From her vintage cookbook collection to her insatiable wanderlust, DwellStudio founder Christiane Lemieux is a Matchbook girl through and through. Since founding her home furnishings company in 2000, the Canadian entrepreneur has delved into furniture design, penned a book, and collaborated with Target. Her first title, Undecorate, won critical acclaim and the Ottawa native is already hard at work on a second. Our team dropped by the SoHo loft Christiane shares with her husband and two children for a glimpse of this thoroughly modern Matchbook girl in her super chic element.
You’re a proud Canadian. Do you think Canada influenced your aesthetic in any way?
It definitely has. Canada is interesting; it kind of has one foot in the American aesthetic and one foot in the European aesthetic. There’s a lot of Scandinavian influence up there. I moved from Canada to New York when I was twenty to attend the fashion design program at Parsons.
After school you worked for Isaac Mizrahi and the Gap. What was that like?
I learned a ton about a very high-end business and then a very well-run business. For Mizrahi I would go to the fabric mills and look at unbelievable fabrics. We were designing prints. It was very cool. Then the Gap had Mickey Drexler at the time – very well run. I purposely had two very different experiences. I took in a lot from both jobs.
How did you transition into the shelter industry?
I had a friend whose husband bought a home furnishings brand and he wanted to start to do proprietary product. He got me to come on because he knew I was doing surface textile design. I eventually put some of my own stuff on the floor and it sold, so I was like, “I’m just going to start a company.” And I did.
Do you remember your very first Dwell collection? What was it like?
It was very geometric, very Scandinavian influenced. It had bedding, tabletop, pillows, and throws. It was a lot, but I knew that stuff was easy to ship. The last thing you get into is furniture – it took us ten years to get there. The logistics can be very difficult.
Things have certainly grown since! Are you still involved in the design today?
Very involved. Nothing goes out the door at our office without me seeing it.
How would you describe your personal aesthetic?
I would say eclectic, modern, luxe. Like this carpet – it's silk, but it’s a neutral. I like clean lines, but I like a little extra. I also like to mix periods. I think that defines my style.
You just released your fourth fabric line with Robert Allen. What was the inspiration there?
I’m in the middle of writing a book coming out in September 2014 and I’ve been spending a ton of time in the Conde Nast archives. I was so inspired by the thirties through the sixties in American decoration – that really informed this fabric collection.
Who are some designers in history that you admire?
There are so many. When I was in the Condé Nast archive I went through years of old House & Garden magazines and what amazed me is that people like Billy Baldwin and David Hicks and Dorothy Draper – now obviously we think of them as greats, but even then their work leaped off the page. Even then they were truly great.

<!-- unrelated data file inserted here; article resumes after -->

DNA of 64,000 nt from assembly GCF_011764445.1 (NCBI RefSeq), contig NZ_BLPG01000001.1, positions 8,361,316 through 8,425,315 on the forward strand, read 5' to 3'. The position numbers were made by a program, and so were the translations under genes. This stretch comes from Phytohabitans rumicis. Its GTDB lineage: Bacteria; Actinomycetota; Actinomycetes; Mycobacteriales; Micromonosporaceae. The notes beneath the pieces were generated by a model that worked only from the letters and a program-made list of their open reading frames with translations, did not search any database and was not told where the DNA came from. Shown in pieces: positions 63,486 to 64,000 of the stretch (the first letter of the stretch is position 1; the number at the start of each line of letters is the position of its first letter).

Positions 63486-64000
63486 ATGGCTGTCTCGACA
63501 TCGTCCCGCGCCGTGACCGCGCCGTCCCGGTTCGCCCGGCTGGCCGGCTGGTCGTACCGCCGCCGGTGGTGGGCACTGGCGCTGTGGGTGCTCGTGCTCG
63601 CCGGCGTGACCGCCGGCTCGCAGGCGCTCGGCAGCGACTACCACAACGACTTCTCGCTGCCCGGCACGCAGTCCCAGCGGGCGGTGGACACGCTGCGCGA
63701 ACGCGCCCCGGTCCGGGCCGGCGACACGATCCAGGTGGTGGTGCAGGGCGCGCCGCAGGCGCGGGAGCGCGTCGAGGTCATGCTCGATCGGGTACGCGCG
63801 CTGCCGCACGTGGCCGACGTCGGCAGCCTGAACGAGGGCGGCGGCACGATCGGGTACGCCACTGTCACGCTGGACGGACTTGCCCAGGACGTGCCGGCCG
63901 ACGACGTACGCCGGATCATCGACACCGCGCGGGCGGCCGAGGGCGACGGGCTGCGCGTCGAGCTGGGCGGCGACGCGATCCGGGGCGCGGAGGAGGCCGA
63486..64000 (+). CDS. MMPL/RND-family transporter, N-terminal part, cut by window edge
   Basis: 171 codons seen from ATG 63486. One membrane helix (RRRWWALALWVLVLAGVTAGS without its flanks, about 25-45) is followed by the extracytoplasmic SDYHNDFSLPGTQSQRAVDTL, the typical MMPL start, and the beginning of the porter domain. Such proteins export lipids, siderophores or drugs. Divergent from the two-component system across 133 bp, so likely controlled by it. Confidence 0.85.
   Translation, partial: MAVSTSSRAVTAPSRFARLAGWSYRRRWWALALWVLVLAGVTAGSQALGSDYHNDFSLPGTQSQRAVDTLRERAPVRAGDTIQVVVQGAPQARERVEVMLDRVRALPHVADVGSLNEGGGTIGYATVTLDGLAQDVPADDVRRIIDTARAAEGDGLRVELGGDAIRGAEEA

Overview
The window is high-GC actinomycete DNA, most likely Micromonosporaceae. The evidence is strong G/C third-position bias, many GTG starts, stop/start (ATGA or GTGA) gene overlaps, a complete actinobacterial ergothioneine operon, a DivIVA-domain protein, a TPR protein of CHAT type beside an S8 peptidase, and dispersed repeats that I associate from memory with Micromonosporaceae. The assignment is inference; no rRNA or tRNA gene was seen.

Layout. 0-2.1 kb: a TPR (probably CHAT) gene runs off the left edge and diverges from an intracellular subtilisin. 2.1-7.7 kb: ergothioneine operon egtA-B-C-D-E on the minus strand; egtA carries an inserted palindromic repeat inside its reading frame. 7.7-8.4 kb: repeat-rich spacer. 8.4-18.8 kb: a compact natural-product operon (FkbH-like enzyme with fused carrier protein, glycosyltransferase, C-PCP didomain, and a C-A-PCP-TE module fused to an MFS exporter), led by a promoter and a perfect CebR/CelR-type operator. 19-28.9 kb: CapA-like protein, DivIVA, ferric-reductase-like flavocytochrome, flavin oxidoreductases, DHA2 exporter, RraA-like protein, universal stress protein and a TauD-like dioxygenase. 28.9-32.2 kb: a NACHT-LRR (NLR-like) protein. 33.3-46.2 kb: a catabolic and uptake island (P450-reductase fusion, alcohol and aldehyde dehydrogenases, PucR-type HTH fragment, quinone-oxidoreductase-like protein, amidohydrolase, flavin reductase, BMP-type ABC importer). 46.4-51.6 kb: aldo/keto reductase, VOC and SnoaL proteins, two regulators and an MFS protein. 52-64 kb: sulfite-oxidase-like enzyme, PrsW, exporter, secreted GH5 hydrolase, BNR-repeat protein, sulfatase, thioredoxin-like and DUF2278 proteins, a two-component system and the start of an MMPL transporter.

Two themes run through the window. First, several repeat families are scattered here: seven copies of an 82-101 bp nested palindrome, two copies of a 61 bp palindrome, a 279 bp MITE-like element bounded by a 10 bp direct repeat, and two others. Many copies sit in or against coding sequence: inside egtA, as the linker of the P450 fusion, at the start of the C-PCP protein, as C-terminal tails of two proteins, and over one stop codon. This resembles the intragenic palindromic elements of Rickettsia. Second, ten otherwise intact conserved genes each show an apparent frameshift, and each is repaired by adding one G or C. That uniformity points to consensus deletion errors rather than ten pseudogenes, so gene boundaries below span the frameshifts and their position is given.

Where do you go to get new ideas and inspiration?
I travel all the time and before I go places I do a lot of research. I always hit the flea market wherever I am, whether it’s Frankfurt or Shanghai, and I always go to the local museums. Also, just walking the streets of New York is inspiring. Living here in SoHo I am bombarded by amazing street style every day.
How do you keep track of it all?
My iPhone is indispensable. I’m a serial Instagrammer. I sketch, I take photos. I have a whole inspiration folder on my phone.
Let’s talk about the flagship store here in SoHo.
It’s just around the corner. I’ve always lived in SoHo. Our office is here. It felt very authentic to us to be here. Sometimes on my way home I’ll drop in and check on the merchandising. There’s also a whole renaissance happening in lower SoHo for furniture and we wanted to be part of that.
What’s it like raising your two kids in the heart of it all?
It’s amazing. My kids are exposed to so much. I can take them to see Willem de Kooning at the MOMA. There’s always something interesting for kids to do whether it’s exploring one of the city’s new parks or going to the Big Apple Circus. We also have a little house in the Hamptons and I think the balance is good. They run around on the weekends.
Do they ever tag along on your travels?
All the time! My kids are intrepid travelers now. We went to Morocco over Christmas. They loved it. They’re up for anything which is so great. I took my daughter along with me on a business trip to San Francisco recently. We had so much fun.
Let’s talk about this amazing loft you live in. How did you find the space?
It was a lot of space for not a lot of money six years ago. The place was kind of crazy and people couldn’t see past it. We saw a great open space that we wanted to transform. We gutted it and we did it. We renovated for a year. Designing it all from scratch was so much fun.
Tell me about your library. You have quite the book collection.
I’ve been collecting them over time. I love to collect vintage cookbooks and my first degree was in art history, so a lot are about that. I spend a lot of time at the Strand. I think it’s the greatest place to find vintage cookbooks. I also just love books with beautiful linen covers. I always pick up a book if I’m at a museum exhibition. I go back and look at them for inspiration.
Last, I have to ask about this amazing piece of art above your sofa.
That is from my husband’s family’s collection. It’s by an artist named Robert Swain. They bought it down the street at the OK Harris gallery and brought it all the way back to Canada. It lived there for thirty years and then we brought it back. Now it’s just around the corner from where it was originally purchased. It’s come home.
Photography by Carol Dronsfield